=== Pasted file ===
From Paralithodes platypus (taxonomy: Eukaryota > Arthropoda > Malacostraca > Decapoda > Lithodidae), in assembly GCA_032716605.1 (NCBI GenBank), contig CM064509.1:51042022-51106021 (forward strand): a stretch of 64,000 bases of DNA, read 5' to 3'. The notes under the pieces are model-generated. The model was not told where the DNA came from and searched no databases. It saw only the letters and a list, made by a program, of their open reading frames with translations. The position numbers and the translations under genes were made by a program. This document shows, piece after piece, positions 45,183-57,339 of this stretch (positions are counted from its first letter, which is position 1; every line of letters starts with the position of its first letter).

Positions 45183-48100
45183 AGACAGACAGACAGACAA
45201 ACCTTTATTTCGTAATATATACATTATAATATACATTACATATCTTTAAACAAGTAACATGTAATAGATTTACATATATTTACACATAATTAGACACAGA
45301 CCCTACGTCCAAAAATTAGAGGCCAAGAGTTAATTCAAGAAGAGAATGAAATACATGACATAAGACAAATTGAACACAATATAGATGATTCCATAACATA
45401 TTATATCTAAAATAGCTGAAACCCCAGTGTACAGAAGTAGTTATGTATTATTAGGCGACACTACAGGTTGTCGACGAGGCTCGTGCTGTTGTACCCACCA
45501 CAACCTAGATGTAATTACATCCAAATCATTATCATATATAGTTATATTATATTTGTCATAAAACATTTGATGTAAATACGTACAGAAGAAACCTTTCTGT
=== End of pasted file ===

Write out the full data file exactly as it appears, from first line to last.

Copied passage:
From Paralithodes platypus (taxonomy: Eukaryota > Arthropoda > Malacostraca > Decapoda > Lithodidae), in assembly GCA_032716605.1 (NCBI GenBank), contig CM064509.1:51042022-51106021 (forward strand): a stretch of 64,000 bases of DNA, read 5' to 3'. The notes under the pieces are model-generated. The model was not told where the DNA came from and searched no databases. It saw only the letters and a list, made by a program, of their open reading frames with translations. The position numbers and the translations under genes were made by a program. This document shows, piece after piece, positions 45,183-57,339 of this stretch (positions are counted from its first letter, which is position 1; every line of letters starts with the position of its first letter).

Positions 45183-48100
45183 AGACAGACAGACAGACAA
45201 ACCTTTATTTCGTAATATATACATTATAATATACATTACATATCTTTAAACAAGTAACATGTAATAGATTTACATATATTTACACATAATTAGACACAGA
45301 CCCTACGTCCAAAAATTAGAGGCCAAGAGTTAATTCAAGAAGAGAATGAAATACATGACATAAGACAAATTGAACACAATATAGATGATTCCATAACATA
45401 TTATATCTAAAATAGCTGAAACCCCAGTGTACAGAAGTAGTTATGTATTATTAGGCGACACTACAGGTTGTCGACGAGGCTCGTGCTGTTGTACCCACCA
45501 CAACCTAGATGTAATTACATCCAAATCATTATCATATATAGTTATATTATATTTGTCATAAAACATTTGATGTAAATACGTACAGAAGAAACCTTTCTGT